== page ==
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1949 -the parrot that would always say ‘Heil Hitler’ became the zoo’s number one attraction.

Ian Harvey

It was early 1949 when Munich’s Hellabrunn Zoo paid DM 120 to purchase a 15 year old white, female parrot. The parrot’s name was Laura and it was being sale by a dealer in Hamburg. In those days this was seen as a large purchase for the zoo. It was no secret that the zoo was struggling to remain open to the public due to economic struggles. Despite the finances, the zoo officials opted to go forward with the purchase in hopes that it would be popular among the children. The parrot even had potential to entertain the crowds by “talking” as many parrots learn to do. The money was paid, and Laura the parrot was put into a newly renovated cage.

In the first week at the zoo, Laura did not articulate any intelligent statements. The staff began to worry that she might just not be that talkative. Either way, she was a beautiful bird to look at. However, the second week unfolded very differently. Laura seemed to overcome the initial struggle with shyness and demonstrated her real vocal capabilities. The abilities turned out to be rather unique.

Her caretaker, Joachim Herzner, was the person to hear Laura speak her first phrase. It happened while Herzner enter the cage one morning to provide breakfast. The parrot perked up, moved her head up and down with excitement and let out a cheerful “Heil Hitler!” Not surprisingly, the caretaker looked at the parrot with utter disbelief; confused as to what he just heard. But then Laura repeated the sentence again, “Heil Hitler!

A Celebrity Nazi Parrot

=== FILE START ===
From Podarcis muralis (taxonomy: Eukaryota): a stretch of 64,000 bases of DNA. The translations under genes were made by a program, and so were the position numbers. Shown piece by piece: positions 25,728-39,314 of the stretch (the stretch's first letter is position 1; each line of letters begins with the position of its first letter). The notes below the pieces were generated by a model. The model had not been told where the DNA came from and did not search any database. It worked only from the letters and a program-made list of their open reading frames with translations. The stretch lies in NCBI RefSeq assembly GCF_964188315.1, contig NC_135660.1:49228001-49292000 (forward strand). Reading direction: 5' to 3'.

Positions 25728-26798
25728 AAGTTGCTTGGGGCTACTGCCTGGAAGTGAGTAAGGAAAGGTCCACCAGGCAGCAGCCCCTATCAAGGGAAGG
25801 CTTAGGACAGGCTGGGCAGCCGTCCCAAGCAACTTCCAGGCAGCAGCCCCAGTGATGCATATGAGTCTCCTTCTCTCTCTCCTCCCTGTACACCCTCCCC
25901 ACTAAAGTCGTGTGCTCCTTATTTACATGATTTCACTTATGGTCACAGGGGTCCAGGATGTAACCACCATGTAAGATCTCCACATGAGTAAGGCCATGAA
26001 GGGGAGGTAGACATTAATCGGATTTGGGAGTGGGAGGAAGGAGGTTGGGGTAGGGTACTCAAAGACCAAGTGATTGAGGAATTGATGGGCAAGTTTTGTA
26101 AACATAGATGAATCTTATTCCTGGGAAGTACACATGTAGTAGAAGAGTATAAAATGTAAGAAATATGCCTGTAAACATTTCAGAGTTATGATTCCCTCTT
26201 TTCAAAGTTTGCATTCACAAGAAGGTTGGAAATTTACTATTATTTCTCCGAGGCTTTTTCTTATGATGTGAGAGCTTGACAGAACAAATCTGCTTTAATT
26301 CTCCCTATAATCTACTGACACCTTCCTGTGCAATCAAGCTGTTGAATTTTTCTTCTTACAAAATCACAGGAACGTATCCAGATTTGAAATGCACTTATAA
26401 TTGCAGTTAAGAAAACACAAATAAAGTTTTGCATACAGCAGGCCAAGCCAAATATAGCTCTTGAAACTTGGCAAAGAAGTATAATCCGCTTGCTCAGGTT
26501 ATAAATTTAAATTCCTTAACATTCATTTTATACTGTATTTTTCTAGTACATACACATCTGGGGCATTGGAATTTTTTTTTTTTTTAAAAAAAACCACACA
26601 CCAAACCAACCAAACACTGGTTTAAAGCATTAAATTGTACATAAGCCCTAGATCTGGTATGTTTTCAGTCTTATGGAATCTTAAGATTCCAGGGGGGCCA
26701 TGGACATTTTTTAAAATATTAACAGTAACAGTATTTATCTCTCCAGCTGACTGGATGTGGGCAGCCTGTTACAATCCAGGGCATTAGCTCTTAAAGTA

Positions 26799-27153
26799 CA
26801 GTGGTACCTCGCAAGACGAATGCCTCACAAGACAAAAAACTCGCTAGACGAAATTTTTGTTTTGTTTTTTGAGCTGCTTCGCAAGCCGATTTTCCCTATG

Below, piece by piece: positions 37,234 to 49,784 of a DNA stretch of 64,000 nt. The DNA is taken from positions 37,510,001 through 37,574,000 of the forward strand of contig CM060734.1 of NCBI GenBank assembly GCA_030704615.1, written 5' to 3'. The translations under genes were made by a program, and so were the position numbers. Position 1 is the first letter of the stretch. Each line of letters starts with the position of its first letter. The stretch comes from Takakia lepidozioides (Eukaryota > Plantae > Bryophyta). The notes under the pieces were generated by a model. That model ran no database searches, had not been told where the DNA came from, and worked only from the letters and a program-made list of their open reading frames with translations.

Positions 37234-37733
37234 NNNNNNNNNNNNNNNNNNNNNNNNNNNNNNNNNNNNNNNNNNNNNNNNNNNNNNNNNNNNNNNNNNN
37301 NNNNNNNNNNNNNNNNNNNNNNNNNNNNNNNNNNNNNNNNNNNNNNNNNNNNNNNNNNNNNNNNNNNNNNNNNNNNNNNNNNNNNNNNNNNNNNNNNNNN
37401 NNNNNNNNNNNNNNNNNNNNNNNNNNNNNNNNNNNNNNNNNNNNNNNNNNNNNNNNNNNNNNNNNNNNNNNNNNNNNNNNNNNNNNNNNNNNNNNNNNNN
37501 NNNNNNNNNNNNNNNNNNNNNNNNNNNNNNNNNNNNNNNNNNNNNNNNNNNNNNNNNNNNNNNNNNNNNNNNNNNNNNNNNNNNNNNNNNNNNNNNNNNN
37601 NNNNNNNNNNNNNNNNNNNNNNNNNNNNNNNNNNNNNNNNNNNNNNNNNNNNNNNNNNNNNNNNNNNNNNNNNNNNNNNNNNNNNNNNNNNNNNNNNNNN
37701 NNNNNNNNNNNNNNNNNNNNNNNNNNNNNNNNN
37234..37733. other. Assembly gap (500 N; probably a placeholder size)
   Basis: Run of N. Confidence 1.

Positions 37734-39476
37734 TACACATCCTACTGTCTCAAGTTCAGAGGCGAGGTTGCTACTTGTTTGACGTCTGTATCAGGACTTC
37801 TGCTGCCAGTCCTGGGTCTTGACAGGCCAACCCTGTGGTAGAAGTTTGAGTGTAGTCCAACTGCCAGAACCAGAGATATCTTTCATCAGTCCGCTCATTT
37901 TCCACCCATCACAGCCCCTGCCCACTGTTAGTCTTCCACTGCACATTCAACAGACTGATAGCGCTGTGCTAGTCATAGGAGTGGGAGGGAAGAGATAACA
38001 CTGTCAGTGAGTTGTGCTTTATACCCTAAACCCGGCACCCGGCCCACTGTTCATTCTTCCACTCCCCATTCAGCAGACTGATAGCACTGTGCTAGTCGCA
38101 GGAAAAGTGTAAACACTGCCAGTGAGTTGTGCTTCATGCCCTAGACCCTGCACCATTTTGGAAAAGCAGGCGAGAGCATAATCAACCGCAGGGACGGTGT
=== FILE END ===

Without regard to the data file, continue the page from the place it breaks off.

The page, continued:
It did not take long to figure out that “Heil Hitler” was in fact Laura’s favorite phrase to say. Whenever someone approached her she repeated it loudly over and over again throughout the day. It did not matter if it was young children or the American soldiers who frequently visited the zoo. The zoo officials were beyond embarrassed, especially since the zoo took pride in being so overtly against the Nazis and their ideology.

There was a famous incident that took place near the end of the war. The Wehrmacht decided to use an overturned tram to block off a local bridge that led into the city. The zoo heard about this and responded by marching out one of its elephants. The elephant named Lelabit was tasked with removing the blockade. The last thing that the zoo wanted associated with its reputation was anything pro-Nazi. It would be grossly undeserved and only due to the actions of one rogue parrot.

Laura’s unique talent quickly spread. The European edition of the American military paper Stars and Stripes did a special feature about the parrot on January 29th, 1949. The story focused on the parrot’s inability to stop “Heiling Hitler”. It only took a couple of days for the story to be reprinted in papers all over the world. Laura was now a known celebrity around the world.

Various editorialists opined about the Nazi parrot and what it symbolized. The Christian Science Monitor described Laura’s trick as a “weird cacophony of the comic and sinister”. The Mansfield Ohio News Journal declared that it was, “poetic justice that a parrot should be the last surviving public spokesman for the beliefs of Hitler and his ruthless henchmen [because] the man who would make slaves of people first tries to train them parrot-like to repeat what he tells them.”

All of the attention given by the media prompted large and eager crowds to visit Laura at the zoo. People assembled around her cage, and even offered her treats to encourage her to verbalize her famous line. Laura had undoubtedly become the main attraction at the zoo. The zoo officials took this as a bitter pill to swallow. The zoo might have had anti- Nazi history and sentiments, but it had accidently provided a large venue for a “cheerleader for the führer.”

Parrot De-Nazification